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17 Ways My Partner’s Porn Habit Secretly Tears Me Apart

"He doesn't know that every time we are intimate, I can only think about how he's probably wishing I looked like the girls in porn and doing things that they do."

By September 26, 2022No Comments
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Many people contact Fight the New Drug to share their personal stories about how porn has affected their life or the life of a loved one. We consider these personal accounts very valuable because, while the science and research is powerful within its own right, personal accounts from real people seem to really hit home about the damage that pornography does to real lives.

We received a story that shows how porn can tear apart a relationship and hurt partners in the process. In the end, a porn habit can deeply hurt not only the consumer, but also their partner.

Hey FTND,

I’ve been considering sharing this story for some time. I’m not sure why the hesitation. Perhaps some part of me thought if I kept it all in, I could pretend everything was okay. And it’s not.

I’d like to stay anonymous if this gets shared, but I do want to share.

Exposed to porn so early in life

I don’t recall any lessons on pornography taking place growing up. I was told “it’s not okay” and that’s probably about it. No lessons on being attracted to porn, or how to deal with someone struggling that may be close to you. So first and foremost, thank you for educating people. It makes a world of difference.

Related: How the Porn Industry Profits From Nonconsensual Content and Abuse

Of course, as a pre-teen and teen, I came across pornography. I never cared for it, until I began dating.

It seemed like most of the guys I came across were into it, though I don’t know that they ever admitted it. Pornographic, explicit pics would just pop up on their computers and they’d claim it was just a virus. I was never with any of them long, so maybe that’s why it didn’t seem to bother me.

Then I met my husband.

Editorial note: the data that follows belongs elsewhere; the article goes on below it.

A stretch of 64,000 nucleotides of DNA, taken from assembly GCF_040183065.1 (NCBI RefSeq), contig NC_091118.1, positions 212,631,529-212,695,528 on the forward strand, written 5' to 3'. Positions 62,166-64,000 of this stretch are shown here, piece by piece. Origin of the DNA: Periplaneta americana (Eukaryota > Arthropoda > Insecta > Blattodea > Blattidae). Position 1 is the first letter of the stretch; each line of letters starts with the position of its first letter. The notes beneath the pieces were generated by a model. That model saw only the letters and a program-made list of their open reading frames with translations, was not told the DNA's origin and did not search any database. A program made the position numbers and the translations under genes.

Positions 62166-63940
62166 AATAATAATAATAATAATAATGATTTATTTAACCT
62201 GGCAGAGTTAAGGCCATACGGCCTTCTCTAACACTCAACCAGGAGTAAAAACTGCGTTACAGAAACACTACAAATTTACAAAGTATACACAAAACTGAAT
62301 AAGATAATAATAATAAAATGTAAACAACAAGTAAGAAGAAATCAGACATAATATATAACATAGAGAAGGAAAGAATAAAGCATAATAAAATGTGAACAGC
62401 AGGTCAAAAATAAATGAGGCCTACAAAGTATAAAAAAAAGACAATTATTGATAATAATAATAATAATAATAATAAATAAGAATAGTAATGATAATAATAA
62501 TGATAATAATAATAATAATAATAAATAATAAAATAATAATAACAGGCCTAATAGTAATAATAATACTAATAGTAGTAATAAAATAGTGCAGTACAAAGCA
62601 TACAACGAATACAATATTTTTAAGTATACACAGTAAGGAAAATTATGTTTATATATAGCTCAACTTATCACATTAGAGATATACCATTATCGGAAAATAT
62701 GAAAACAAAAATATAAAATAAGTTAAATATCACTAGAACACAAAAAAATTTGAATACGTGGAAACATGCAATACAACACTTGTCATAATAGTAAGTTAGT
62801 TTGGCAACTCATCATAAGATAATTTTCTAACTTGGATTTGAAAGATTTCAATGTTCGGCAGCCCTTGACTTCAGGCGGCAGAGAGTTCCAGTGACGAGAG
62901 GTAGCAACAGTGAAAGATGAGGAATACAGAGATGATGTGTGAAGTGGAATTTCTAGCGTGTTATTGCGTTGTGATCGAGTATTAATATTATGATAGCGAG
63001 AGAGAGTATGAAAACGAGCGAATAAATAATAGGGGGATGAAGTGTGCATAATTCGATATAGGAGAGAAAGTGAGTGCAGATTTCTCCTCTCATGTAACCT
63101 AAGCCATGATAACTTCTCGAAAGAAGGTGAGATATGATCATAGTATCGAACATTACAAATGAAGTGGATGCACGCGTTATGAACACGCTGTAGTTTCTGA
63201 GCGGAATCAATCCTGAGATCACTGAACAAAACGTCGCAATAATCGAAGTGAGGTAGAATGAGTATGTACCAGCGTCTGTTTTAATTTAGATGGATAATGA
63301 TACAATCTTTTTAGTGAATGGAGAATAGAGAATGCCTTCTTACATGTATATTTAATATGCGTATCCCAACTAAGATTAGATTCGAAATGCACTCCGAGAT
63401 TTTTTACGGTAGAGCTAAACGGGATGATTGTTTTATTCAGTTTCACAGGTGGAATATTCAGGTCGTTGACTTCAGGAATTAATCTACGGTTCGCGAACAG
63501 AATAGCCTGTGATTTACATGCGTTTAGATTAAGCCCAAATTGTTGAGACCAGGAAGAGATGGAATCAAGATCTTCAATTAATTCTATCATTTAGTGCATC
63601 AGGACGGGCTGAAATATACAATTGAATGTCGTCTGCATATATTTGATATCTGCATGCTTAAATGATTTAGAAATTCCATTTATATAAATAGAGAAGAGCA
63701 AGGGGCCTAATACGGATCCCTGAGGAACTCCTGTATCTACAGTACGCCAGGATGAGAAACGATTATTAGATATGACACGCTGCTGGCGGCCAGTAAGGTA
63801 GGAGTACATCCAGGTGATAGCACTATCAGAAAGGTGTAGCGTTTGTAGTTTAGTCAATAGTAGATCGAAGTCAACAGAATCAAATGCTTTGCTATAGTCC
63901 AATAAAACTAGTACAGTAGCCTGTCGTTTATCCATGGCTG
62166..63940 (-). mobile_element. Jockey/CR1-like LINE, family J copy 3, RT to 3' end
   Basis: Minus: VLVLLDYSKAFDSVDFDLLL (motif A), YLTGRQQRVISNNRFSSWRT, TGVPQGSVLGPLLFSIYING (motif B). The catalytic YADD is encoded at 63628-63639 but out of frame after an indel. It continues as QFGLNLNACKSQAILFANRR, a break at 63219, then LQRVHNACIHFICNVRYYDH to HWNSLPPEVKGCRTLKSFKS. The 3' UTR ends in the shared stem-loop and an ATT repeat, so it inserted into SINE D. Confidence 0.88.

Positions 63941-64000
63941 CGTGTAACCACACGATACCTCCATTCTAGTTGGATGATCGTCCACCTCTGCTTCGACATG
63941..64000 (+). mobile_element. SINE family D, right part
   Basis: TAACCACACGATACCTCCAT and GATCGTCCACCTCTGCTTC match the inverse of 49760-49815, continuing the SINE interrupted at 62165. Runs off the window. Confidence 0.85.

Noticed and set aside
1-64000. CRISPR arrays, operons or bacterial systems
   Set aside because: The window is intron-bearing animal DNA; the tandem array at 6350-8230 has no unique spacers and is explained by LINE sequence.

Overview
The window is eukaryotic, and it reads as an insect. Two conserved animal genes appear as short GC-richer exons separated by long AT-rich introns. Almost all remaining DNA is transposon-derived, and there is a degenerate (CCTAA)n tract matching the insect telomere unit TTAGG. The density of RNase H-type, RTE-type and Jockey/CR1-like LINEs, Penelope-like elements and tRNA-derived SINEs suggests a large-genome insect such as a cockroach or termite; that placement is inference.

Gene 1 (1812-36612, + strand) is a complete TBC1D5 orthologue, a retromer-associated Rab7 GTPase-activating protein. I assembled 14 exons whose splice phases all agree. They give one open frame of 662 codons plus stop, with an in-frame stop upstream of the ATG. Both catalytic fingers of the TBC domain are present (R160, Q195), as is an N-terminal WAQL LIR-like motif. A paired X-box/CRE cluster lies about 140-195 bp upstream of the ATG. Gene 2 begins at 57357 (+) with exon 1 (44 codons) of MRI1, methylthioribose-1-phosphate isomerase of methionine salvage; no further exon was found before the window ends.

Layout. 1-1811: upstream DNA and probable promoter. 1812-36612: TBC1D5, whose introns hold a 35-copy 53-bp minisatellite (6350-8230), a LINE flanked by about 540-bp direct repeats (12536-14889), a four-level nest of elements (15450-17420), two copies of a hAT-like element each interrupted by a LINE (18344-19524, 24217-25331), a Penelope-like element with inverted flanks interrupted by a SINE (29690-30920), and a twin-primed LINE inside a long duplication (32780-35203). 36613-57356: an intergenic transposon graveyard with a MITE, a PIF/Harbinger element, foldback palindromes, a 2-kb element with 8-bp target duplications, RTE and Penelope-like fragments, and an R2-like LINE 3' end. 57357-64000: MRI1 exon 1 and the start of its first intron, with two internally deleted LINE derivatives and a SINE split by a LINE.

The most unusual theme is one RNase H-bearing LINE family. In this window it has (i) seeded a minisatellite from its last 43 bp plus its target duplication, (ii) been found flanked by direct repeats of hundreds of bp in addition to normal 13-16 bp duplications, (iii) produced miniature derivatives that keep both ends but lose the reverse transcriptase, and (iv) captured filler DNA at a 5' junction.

We were friends for quite some time. We were very open and honest with each other, and that’s a huge part of what made me start to like him. He openly told me about his past and current struggles with pornography, and I appreciated his honesty.

I have a tendency to deal with harsh news well when I’m being told about it from the get-go, thankfully. We both had our own issues we were dealing with at the time that we opened up about—mine was eating disorders.

Related: 7 Things You Can Do If You’re a Victim of Deepfakes or Revenge Porn

The hope of a new start

A little time passed, and it seemed like for the first time in my life, I felt confident. I was overcoming many of my issues. And at the same time, he was doing better and had told me he had stopped viewing pornography. So, we began to date, and the first few months were fine. Not perfect, but fine.

I don’t open up to people well and I hadn’t dated anyone for a while, so I was having to learn how to be a “good” girlfriend and try not to be too closed-off. But there were times when we were hanging out and something would feel…off.

I felt like he was one of the good guys, but at the same time, I felt like he was hiding something. I kept brushing it off until one night when we were out on a date, I cut it short and told him I wanted to go home.

Related: How Porn Can Harm Consumers’ Sex Lives

I just could not shake that feeling that he wasn’t himself when he was with me. He took me home and came inside for a few minutes. I kept trying to get him to admit whatever it was he could be hiding, and I did. He admitted he’d still been struggling with pornography for about as long as we had been dating, and at that moment, I felt like my body and soul had cracked and shattered into a million tiny pieces.